Avon leaned impassively against the wall, arms folded across his chest, as Vila rummaged through chests and drawers.
"What are we going to do with it all?" Vila asked hopelessly.
"Junk it," Avon replied succinctly. "Even Blake isn't large enough to fit into Gan's clothes."
"I can't do that!" Vila protested automatically. "It's.. it's..." He fumbled, lost for the words he wanted.
Avon shifted his position, not totally immune to Vila's distress. "Whatever you do, it won't bring Gan back," he pointed out logically. "Do you want me to do the job?"
Vila looked up in surprise at the offer, then declined. "No," he said. "Gan was my friend, not yours. You never gave a damn about him anyway." He started taking items down from a set of shelves: a holocube of a group of mountains that developed a snowstorm when you shook it; a pile of booktapes; a couple of fir cones. Fir cones? Where on Earth, or any other world for that matter, had Gan picked those up? Vila shook his head. It was amazing what could be collected in a couple of years bumming about the galaxy. He moved onto the next shelf, gathering up a clock, and a bottle of some patent remedy guaranteed to cure all forms of depression of the spirit. Had Gan really believed in that stuff? Maybe he'd been desperate enough to try anything when his limiter was playing up. Further along there was a small cuddly toy - hard to say what sort of animal it was meant to represent - a bear possibly. Vila rather liked the look of it in spite of its garish colour. He decided to keep it as a memento. Next was a mass of modelling clay - some amateur work of art, and obviously unfinished. Vila lifted it down for a better look. A woman's head, but no one he recognised. She wasn't terribly pretty. Wanting to remember Gan by his achievements and not by his failures, Vila took aim in the general direction of the waste disposal chute to see if he could hit it first try.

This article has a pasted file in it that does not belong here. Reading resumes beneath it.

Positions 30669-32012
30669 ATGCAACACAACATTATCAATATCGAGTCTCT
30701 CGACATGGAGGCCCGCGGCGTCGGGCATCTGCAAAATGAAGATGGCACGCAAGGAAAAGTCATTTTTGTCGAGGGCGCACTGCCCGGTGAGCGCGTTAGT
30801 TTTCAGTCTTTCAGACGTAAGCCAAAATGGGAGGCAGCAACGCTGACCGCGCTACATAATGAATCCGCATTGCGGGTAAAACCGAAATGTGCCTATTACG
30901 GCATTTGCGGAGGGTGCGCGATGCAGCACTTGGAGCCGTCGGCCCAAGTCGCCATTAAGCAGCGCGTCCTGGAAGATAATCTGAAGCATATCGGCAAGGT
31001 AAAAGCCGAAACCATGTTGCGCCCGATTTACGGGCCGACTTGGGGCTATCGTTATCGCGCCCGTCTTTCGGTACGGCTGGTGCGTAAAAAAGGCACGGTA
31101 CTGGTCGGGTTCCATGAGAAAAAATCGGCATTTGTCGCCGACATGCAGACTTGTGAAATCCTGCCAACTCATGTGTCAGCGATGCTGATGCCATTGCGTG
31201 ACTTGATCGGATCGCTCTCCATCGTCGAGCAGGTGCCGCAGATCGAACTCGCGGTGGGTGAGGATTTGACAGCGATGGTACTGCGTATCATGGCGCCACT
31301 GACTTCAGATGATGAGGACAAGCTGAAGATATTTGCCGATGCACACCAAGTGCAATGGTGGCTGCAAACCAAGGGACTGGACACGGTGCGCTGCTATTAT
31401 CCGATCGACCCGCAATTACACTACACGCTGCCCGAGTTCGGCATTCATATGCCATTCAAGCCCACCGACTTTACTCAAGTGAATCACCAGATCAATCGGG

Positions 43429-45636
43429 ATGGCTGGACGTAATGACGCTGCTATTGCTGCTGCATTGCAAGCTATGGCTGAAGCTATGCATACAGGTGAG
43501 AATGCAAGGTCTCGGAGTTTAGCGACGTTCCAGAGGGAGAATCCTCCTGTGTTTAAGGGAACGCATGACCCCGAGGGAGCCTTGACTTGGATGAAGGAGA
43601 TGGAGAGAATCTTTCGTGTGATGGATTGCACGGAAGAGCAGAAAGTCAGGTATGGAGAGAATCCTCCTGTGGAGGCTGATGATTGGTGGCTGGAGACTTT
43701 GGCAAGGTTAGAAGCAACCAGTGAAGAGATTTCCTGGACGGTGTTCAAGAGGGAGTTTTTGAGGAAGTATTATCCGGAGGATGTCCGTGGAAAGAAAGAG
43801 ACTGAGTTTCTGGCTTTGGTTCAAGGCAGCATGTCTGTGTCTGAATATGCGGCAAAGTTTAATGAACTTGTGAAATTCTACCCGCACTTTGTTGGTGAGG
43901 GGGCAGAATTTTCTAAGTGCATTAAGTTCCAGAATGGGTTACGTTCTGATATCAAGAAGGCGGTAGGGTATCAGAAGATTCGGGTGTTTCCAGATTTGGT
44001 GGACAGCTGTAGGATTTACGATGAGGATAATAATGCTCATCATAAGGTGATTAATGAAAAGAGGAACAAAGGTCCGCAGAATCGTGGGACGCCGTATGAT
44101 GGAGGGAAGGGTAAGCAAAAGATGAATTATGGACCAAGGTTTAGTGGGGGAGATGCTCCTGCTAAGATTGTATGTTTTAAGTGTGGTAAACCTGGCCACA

Vila turned around at the command. "Are you trying to tell me," he demanded in outright disbelief, "that you want this piece of junk?"
Avon held out a hand. "Give it to me."
Vila was tempted to hold back, just to annoy him, but there was something in Avon's expression that brooked no denial. He handed the sculpture over, settling for verbal insults instead. "You, the alpha connoisseur? You're lowering your standards a bit aren't you?"
Avon stared Vila hard in the eye, then gave his full attention to the sculpture, turning it round and round in his hands - remembering.
The ground underfoot was slippery and uneven, the light from the torches they held, totally inadequate. Avon cursed as he scrambled over a broken rock, his boot landing in a pool of water. At this point the roof of the cave was too low to allow him to stand up fully, and he was developing an ache in his neck.
"I thought Blake's informant said these caves were passable," he snarled.
"Jorgens was a caving enthusiast," Gan replied. "He went all through this cavern system years before the base was built."
"Are you telling me," Avon said in stark disbelief, "that he went through here for fun?"
Gan shone his torch over a veil of translucent rock that flowed down the far wall of the cave. "It is beautiful," he said.